Foreigners and immigrants account for almost 89% of the population of the United Arab Emirates. It was only recently in 2002 that the foreigners were allowed to buy property in specified areas around the UAE. Through Regulation (3) of 2006, Emirate of Dubai determined the areas where foreign nationals were allowed to acquire ‘Real Property’- property which is fixed and cannot be altered or moved.

Article 3 of the Regulation allows (1) freehold ownership without time restrictions,(2) usufruct or leasehold rights of up to 99 years. The freehold areas in Dubai are those located in “designated areas” in which non-nationals can own an absolute interest in land. There are over 60 freehold areas in Dubai includes areas like Palm Jumeirah, Business Bay, Discovery Gardens, Dubai Marina, Dubai land, Downtown and many more.

Foreigners need to present just their passport as an identity proof to buy property. The UAE government provides a six month visa for property buyers, known as the “Property Holders Visa”. Foreign entities on the other hand are barred from registering property over such freehold areas. If however, a certain locally incorporated entity has a foreign entity as a shareholder, then such a local entity while acting as subsidiary may enable the foreign entity to acquire relevant property. Foreign entities and foreign nationals can hold leases of property located in the freehold areas for a contractual term of up to 99 years. Leasehold outside the freehold area however, is limited to a contractual term of 10 years.

Dubai Land Department (DLD) handles the administrative matters including the paperwork related to sale and purchase of property. Real Estate Regulatory Agency (RERA) as the regulatory arm of DLD regulates the relationship between all parties involved in a real estate transaction and organizes the registration of property ownership documents.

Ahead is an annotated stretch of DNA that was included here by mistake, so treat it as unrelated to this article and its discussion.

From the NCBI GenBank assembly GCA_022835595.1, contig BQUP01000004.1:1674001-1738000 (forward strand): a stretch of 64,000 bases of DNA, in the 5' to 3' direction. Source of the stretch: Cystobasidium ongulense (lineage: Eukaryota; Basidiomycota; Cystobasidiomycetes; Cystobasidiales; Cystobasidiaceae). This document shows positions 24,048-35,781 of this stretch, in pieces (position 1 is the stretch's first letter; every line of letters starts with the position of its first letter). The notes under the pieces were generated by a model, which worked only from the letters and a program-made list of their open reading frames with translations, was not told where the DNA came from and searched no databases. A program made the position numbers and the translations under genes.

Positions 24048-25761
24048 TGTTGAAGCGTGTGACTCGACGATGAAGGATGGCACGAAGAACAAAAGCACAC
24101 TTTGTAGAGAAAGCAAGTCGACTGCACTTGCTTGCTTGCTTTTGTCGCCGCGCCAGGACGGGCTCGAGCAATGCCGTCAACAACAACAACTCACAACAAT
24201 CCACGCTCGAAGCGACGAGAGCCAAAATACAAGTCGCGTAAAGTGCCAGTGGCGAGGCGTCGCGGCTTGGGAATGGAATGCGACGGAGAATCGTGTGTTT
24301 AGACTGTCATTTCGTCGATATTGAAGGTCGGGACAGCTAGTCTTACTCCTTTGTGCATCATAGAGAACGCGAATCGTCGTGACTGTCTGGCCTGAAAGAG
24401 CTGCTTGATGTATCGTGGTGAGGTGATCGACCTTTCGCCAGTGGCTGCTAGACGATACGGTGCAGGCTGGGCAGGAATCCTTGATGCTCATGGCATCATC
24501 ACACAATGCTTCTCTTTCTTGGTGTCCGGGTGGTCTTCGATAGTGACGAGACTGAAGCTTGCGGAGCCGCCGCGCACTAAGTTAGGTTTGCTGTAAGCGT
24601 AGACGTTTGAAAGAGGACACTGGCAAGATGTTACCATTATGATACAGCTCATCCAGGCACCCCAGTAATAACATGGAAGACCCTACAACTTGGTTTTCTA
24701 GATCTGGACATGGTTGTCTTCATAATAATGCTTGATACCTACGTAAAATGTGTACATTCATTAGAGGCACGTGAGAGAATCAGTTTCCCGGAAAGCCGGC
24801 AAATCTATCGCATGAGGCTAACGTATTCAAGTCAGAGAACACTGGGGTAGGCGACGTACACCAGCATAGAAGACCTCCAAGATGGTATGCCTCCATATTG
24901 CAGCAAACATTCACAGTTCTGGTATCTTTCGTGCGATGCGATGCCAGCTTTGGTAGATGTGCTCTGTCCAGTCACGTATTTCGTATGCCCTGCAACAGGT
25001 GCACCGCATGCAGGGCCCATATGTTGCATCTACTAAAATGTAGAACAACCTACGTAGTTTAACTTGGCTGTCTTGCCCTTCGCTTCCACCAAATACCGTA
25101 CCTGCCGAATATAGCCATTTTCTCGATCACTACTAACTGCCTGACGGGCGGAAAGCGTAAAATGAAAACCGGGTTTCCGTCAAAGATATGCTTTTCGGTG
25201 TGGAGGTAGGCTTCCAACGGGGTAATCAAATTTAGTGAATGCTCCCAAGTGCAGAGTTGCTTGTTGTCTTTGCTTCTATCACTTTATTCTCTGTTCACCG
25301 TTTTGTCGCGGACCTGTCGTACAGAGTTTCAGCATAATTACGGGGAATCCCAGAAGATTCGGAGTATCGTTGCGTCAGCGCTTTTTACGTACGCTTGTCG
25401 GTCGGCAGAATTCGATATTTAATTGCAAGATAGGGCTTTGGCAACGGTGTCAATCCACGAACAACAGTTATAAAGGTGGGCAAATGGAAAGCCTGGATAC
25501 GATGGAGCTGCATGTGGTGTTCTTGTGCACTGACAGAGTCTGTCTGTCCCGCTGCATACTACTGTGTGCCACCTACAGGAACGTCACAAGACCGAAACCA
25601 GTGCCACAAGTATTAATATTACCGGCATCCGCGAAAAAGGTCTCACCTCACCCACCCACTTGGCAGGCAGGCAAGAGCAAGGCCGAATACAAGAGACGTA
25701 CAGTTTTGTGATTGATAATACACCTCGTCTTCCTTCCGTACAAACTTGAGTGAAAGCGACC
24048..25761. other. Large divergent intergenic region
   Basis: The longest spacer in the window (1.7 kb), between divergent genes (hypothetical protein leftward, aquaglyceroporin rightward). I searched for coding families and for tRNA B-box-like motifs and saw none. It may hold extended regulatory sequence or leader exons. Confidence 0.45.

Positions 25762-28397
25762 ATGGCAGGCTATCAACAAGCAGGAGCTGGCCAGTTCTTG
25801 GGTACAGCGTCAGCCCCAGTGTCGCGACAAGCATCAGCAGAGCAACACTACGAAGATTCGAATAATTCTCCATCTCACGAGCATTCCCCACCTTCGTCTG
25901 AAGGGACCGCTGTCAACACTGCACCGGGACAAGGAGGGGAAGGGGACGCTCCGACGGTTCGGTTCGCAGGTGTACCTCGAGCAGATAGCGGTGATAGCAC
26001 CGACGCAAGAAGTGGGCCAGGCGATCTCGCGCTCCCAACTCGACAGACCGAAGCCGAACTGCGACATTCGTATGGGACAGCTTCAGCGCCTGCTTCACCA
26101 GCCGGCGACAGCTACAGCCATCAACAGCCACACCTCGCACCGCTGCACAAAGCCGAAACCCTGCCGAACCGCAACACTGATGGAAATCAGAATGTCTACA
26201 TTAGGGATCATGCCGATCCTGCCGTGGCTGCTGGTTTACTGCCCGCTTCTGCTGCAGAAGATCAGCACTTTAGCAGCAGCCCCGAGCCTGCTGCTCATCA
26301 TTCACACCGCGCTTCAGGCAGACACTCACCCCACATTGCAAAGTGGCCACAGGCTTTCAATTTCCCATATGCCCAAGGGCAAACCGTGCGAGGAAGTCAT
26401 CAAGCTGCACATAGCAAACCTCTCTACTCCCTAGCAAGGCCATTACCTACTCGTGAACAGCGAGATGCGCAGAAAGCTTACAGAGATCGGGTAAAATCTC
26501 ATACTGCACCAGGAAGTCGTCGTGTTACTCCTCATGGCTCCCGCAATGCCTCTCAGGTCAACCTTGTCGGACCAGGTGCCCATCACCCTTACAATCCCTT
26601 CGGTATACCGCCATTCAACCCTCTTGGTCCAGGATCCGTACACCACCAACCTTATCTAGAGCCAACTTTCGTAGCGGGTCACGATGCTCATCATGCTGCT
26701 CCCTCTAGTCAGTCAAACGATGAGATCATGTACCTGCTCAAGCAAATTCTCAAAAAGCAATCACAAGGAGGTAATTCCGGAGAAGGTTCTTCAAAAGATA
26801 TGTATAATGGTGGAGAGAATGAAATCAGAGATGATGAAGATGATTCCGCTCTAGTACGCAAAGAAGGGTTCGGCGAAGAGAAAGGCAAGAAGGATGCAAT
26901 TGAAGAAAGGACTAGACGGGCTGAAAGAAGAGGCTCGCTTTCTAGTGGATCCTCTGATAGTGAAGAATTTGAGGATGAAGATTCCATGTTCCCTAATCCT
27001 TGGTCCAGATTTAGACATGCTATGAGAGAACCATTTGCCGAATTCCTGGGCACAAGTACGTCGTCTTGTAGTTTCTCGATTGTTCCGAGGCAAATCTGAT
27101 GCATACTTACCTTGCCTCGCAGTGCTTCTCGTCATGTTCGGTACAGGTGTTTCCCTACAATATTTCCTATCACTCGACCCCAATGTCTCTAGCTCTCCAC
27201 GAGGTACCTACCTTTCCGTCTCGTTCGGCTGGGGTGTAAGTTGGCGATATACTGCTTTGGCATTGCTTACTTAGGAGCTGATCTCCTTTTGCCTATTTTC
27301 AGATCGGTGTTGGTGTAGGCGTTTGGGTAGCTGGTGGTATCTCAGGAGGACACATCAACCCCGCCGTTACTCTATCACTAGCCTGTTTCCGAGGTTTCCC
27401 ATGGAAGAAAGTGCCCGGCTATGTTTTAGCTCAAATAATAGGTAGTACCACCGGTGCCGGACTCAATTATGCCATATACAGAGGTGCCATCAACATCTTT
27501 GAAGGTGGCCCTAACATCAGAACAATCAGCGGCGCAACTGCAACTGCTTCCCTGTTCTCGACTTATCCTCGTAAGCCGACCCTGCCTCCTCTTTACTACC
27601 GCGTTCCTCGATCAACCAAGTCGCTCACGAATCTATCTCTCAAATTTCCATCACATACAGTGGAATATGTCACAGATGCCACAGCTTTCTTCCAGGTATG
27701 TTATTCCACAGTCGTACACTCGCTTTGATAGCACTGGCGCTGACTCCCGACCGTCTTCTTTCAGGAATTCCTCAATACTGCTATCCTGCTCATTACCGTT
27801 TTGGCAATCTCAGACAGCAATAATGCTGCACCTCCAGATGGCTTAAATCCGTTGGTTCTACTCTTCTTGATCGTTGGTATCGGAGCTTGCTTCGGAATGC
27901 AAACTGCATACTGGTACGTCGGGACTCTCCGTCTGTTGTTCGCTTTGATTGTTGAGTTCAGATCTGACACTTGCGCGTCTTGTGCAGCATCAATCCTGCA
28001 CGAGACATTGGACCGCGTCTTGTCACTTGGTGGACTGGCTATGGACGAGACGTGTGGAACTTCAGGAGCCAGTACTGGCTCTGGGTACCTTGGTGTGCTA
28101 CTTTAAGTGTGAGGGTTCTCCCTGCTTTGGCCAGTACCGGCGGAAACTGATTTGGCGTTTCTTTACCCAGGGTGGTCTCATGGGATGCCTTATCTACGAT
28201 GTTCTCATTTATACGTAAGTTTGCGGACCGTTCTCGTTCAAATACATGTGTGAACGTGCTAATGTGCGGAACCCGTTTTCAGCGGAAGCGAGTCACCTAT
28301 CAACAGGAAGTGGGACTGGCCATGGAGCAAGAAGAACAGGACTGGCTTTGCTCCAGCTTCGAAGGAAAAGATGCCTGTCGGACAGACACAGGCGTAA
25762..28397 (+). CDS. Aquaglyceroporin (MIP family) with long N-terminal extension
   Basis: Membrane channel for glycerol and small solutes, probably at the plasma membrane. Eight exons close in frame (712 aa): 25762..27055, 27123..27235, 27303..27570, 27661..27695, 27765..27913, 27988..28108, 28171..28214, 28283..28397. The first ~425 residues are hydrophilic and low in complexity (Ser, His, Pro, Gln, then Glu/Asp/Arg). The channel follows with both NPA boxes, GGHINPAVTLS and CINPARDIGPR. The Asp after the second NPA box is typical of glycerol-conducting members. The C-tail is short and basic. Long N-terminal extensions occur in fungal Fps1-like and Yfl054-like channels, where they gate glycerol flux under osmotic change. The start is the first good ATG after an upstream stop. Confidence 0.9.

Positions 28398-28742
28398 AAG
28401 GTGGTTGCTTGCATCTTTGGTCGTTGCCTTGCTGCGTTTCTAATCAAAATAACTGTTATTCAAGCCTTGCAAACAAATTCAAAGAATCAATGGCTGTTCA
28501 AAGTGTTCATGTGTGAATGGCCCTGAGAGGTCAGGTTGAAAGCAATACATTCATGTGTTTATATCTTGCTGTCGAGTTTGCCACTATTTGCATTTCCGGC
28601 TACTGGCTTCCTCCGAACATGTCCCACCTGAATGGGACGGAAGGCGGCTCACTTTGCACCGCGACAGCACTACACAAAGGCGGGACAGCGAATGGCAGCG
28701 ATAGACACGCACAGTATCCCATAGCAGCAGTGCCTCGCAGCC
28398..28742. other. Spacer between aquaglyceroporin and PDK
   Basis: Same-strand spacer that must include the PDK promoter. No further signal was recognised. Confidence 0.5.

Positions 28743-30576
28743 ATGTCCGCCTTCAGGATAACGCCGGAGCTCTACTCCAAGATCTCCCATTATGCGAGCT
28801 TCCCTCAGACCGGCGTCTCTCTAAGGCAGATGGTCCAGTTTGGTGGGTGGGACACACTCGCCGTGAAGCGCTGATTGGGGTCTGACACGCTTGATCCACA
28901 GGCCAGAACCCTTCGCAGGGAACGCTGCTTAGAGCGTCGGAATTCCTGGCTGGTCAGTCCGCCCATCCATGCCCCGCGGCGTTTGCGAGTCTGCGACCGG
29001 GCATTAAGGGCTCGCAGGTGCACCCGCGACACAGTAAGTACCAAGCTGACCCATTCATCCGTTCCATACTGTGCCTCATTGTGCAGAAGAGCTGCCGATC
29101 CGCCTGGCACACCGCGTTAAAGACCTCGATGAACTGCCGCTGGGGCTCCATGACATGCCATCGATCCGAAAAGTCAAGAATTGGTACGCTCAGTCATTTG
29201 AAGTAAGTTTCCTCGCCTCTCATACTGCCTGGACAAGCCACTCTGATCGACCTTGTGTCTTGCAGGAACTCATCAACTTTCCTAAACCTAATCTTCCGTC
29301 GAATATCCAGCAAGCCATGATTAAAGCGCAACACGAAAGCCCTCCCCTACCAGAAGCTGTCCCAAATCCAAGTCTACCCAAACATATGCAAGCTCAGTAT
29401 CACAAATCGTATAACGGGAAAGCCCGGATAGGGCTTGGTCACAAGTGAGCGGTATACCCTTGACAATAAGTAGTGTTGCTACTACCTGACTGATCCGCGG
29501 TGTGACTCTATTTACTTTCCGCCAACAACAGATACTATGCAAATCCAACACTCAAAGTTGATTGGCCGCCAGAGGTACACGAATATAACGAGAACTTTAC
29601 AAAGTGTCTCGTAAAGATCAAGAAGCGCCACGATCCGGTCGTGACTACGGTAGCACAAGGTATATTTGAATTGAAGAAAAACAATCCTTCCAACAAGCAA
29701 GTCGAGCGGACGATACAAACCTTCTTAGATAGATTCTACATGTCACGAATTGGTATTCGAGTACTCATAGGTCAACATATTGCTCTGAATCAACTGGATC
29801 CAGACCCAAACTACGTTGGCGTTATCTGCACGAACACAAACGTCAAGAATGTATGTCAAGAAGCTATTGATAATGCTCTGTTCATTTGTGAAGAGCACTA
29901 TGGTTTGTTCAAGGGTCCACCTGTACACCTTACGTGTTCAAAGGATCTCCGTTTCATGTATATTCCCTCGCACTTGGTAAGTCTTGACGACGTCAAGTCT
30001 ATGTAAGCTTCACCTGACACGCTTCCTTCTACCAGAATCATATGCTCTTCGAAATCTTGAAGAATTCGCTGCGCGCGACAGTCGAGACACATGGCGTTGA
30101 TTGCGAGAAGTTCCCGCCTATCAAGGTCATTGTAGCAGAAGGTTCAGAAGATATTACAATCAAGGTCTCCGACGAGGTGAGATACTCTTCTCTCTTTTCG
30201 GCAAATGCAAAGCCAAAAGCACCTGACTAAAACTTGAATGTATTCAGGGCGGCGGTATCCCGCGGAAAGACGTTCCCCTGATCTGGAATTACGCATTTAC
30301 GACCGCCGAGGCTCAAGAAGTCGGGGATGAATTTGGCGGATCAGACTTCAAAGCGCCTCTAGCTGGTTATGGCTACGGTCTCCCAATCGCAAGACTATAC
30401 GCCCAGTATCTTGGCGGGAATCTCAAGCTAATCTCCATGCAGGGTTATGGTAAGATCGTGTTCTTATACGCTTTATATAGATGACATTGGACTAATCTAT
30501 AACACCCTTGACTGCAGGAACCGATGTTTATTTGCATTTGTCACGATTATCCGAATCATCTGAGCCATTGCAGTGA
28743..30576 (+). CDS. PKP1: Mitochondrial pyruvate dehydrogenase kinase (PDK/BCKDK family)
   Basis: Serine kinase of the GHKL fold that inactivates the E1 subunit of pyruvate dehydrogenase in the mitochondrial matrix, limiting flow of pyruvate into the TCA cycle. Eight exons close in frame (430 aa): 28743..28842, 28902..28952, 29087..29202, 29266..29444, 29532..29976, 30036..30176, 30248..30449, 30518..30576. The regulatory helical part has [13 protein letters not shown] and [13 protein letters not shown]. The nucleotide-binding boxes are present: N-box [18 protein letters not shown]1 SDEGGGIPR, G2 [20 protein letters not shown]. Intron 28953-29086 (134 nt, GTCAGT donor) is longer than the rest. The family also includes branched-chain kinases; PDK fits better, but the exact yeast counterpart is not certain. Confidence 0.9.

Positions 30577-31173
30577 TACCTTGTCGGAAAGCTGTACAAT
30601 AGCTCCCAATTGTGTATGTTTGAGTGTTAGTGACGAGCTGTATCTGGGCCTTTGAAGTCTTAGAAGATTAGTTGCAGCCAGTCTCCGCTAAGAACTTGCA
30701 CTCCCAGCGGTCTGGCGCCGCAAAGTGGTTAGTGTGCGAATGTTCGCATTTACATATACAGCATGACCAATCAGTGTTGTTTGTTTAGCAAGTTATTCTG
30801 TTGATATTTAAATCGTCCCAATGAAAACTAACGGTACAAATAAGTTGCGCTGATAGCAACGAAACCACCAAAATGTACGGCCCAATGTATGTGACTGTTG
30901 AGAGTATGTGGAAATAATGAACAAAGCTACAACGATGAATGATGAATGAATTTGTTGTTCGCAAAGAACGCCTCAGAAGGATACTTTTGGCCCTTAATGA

The costs involved with transfer of property in Dubai includes, (1) NOC fee ranging between AED 500 to AED 5,000 (2) transfer fee which is set at 4% of the purchase price, (3) stamp duty which varies from 1% to 7% and, (4) Real Estate agent’s commission set at 2% of the property price. Value Added Tax (VAT) on transfer of residential property is either zero rated or exempted and on commercial property is set at a standard rate of 5%.

Emirate of Dubai has various dispute resolution forums to deal with the rising volume of real estate disputes. Disputants have various options that they can exercise instead of taking the civil court route. Dubai Land Department’s Amicable Settlement Centre (DLD-ASC) provides cost effective and time saving method of resolving disputes through mediation. Additionally, the Judicial committee for Returned Cheques, Rental Dispute Settlement Committee and Arbitration before Dubai International Arbitration Centre (DIAC) are other available options of resolving real estate related disputes.

To know more about this, our team will be happy to assist you:

Thomas Paoletti

Fauzia Khan


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